Superluminous X-ray emission from the interaction of supernova ejecta with dense circumstellar shells
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CitationPan, Tony, Daniel Patnaude, and Abraham Loeb. 2013. “Superluminous X-Ray Emission from the Interaction of Supernova Ejecta with Dense Circumstellar Shells.” Monthly Notices of the Royal Astronomical Society 433 (1): 838–48. https://doi.org/10.1093/mnras/stt780.
AbstractFor supernova (SN) powered by the conversion of kinetic energy into radiation due to the interactions of the ejecta with a dense circumstellar shell, we show that there could be X-ray analogues of optically superluminous SNe with comparable luminosities and energetics. We consider X-ray emission from the forward shock of SN ejecta colliding into an optically thin circumstellar material (CSM) shell, derive simple expressions for the X-ray luminosity as a function of the circumstellar shell characteristics, and discuss the different regimes in which the shock will be radiative or adiabatic, and whether the emission will be dominated by free-free radiation or line cooling. We find that even with normal SN explosion energies of 10(51) erg, there exist CSM shell configurations that can liberate a large fraction of the explosion energy in X-rays, producing unabsorbed X-ray luminosities approaching 10(44) erg s(-1) events lasting a few months, or even 10(45) erg s(-1) flashes lasting days. Although the large column density of the circumstellar shell can absorb most of the flux from the initial shock, the most luminous events produce hard X-rays that are less susceptible to photoelectric absorption, and can counteract such losses by completely ionizing the intervening material. Regardless, once the shock traverses the entire circumstellar shell, the full luminosity could be available to observers.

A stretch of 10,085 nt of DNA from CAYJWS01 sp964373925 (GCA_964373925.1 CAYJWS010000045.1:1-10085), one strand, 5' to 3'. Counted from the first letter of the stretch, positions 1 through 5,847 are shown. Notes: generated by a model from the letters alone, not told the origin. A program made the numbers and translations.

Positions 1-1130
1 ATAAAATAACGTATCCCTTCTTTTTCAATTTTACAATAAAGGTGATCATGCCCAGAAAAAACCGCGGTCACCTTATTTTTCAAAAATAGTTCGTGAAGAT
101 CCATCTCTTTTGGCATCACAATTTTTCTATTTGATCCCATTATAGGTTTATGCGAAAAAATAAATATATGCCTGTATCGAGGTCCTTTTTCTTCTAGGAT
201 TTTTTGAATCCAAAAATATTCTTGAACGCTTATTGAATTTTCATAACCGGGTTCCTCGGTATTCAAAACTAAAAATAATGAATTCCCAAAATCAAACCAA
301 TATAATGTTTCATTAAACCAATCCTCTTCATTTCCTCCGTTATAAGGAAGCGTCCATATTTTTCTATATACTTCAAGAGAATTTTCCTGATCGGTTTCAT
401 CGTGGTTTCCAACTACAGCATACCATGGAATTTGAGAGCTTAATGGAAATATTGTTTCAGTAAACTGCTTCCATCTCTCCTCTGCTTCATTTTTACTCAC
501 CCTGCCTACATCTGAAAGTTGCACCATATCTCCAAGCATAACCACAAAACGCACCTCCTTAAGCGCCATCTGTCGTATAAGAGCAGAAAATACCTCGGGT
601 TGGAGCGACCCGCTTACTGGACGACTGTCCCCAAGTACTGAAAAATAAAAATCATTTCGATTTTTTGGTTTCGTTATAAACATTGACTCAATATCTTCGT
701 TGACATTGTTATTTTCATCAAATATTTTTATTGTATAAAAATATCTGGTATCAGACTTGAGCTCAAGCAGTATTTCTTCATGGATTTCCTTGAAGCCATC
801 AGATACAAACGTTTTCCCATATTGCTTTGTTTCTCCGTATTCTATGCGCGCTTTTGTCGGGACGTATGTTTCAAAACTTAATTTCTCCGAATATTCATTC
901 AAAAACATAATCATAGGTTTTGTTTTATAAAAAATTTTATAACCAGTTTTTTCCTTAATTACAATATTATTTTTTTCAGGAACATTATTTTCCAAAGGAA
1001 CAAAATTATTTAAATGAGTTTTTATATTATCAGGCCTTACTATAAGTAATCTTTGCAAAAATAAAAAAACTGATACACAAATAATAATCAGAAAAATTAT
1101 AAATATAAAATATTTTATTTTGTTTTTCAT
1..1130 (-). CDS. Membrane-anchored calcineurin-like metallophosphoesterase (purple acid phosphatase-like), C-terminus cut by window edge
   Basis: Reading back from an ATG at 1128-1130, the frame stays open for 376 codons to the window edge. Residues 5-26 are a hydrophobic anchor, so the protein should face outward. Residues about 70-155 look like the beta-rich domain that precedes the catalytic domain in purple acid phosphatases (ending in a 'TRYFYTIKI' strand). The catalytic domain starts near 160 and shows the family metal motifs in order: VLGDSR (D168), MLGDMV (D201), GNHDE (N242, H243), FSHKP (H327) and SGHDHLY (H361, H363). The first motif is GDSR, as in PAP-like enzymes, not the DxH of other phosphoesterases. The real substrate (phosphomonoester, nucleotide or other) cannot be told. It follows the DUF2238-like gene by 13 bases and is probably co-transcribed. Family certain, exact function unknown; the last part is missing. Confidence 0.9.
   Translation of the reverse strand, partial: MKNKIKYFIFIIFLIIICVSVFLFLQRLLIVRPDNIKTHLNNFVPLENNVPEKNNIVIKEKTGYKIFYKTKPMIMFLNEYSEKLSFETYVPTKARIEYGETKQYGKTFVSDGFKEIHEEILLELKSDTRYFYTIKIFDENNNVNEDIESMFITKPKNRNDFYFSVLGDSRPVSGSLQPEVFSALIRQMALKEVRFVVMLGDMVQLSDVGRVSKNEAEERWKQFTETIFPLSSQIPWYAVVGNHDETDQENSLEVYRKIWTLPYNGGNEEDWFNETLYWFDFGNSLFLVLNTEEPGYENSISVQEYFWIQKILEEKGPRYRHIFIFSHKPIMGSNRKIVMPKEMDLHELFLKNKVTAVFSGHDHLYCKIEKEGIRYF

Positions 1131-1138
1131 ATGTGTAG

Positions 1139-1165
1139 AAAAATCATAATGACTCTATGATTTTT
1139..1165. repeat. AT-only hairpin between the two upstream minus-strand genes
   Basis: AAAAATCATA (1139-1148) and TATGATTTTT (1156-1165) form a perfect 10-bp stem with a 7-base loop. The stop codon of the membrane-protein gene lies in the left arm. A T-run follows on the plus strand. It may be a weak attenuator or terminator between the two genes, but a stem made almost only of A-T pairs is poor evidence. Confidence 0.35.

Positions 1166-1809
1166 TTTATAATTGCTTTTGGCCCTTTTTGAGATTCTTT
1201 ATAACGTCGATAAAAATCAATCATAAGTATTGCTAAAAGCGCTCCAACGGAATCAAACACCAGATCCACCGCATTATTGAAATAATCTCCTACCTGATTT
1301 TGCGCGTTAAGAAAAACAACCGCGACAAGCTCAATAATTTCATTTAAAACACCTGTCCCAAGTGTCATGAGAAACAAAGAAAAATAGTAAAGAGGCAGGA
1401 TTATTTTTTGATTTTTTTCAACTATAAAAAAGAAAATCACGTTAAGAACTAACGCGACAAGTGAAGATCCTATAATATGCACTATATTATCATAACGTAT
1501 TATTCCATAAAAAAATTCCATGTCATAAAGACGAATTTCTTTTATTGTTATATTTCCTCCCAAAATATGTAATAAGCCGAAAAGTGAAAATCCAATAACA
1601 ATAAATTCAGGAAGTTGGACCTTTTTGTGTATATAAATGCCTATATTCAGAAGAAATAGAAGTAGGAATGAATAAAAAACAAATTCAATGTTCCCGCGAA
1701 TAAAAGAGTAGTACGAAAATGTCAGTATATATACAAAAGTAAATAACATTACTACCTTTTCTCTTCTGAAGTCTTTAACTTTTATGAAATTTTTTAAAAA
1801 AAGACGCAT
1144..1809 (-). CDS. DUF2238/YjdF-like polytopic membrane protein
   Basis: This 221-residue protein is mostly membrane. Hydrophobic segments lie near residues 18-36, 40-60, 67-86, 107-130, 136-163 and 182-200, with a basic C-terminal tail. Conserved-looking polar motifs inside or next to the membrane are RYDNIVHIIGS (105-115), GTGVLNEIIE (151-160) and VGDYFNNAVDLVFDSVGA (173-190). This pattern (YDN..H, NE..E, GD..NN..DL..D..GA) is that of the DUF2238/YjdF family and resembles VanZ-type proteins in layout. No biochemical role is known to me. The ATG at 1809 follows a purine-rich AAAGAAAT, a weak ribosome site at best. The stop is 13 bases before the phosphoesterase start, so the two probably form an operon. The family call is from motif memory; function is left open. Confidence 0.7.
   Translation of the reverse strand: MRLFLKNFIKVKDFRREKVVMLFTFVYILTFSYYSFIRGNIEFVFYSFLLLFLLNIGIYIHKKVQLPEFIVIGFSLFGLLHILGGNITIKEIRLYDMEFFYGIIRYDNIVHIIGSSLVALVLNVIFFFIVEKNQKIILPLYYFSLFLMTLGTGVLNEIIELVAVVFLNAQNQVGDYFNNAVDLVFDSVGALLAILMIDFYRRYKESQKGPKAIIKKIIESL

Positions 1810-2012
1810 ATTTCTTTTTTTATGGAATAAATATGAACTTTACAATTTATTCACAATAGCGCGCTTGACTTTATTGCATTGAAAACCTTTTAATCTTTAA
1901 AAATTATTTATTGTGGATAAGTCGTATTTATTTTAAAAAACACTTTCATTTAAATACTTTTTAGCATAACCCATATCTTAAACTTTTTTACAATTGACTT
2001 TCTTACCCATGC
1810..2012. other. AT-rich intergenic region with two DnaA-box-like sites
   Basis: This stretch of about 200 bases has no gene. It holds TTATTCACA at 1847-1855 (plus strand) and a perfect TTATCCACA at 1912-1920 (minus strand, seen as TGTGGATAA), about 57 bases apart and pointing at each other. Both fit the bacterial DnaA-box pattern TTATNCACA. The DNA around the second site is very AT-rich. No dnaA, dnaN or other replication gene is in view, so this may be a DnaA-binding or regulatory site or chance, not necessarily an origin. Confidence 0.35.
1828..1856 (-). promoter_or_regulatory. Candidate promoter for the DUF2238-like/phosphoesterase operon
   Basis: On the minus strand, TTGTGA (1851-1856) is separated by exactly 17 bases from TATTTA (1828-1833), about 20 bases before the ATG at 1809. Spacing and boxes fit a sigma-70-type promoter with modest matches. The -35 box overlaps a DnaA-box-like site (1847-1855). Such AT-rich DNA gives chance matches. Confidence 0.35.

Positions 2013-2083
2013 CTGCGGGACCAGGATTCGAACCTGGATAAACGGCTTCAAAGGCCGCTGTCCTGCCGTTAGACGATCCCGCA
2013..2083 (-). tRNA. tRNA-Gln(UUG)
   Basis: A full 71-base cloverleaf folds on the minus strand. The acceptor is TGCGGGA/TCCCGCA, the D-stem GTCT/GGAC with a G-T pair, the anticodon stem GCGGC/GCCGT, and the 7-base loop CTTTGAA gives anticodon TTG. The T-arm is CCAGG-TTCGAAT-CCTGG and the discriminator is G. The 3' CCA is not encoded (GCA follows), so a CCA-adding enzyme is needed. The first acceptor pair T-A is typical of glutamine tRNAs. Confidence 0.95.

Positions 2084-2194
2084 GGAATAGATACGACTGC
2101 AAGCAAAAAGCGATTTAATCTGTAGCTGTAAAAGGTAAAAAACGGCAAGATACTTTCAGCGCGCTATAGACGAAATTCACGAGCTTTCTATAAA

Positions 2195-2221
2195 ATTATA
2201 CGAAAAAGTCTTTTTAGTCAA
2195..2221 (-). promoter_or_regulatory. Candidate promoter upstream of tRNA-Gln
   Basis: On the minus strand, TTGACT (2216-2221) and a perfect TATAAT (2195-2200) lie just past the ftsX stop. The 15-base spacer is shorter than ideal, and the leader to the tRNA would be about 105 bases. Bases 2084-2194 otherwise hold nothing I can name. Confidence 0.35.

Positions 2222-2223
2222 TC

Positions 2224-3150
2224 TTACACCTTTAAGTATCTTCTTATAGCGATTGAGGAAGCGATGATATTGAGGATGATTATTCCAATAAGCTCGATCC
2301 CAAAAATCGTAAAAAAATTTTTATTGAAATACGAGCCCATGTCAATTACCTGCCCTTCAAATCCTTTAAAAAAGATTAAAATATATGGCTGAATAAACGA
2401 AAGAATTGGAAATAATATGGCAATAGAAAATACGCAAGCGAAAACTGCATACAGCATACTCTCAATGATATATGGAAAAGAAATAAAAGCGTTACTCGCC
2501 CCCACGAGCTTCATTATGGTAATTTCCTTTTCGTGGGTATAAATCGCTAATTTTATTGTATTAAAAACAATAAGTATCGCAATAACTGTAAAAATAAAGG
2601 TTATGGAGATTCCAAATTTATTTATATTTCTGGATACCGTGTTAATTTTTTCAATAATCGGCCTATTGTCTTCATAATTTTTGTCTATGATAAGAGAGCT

Citable link to this pagehttp://nrs.harvard.edu/urn-3:HUL.InstRepos:41412110
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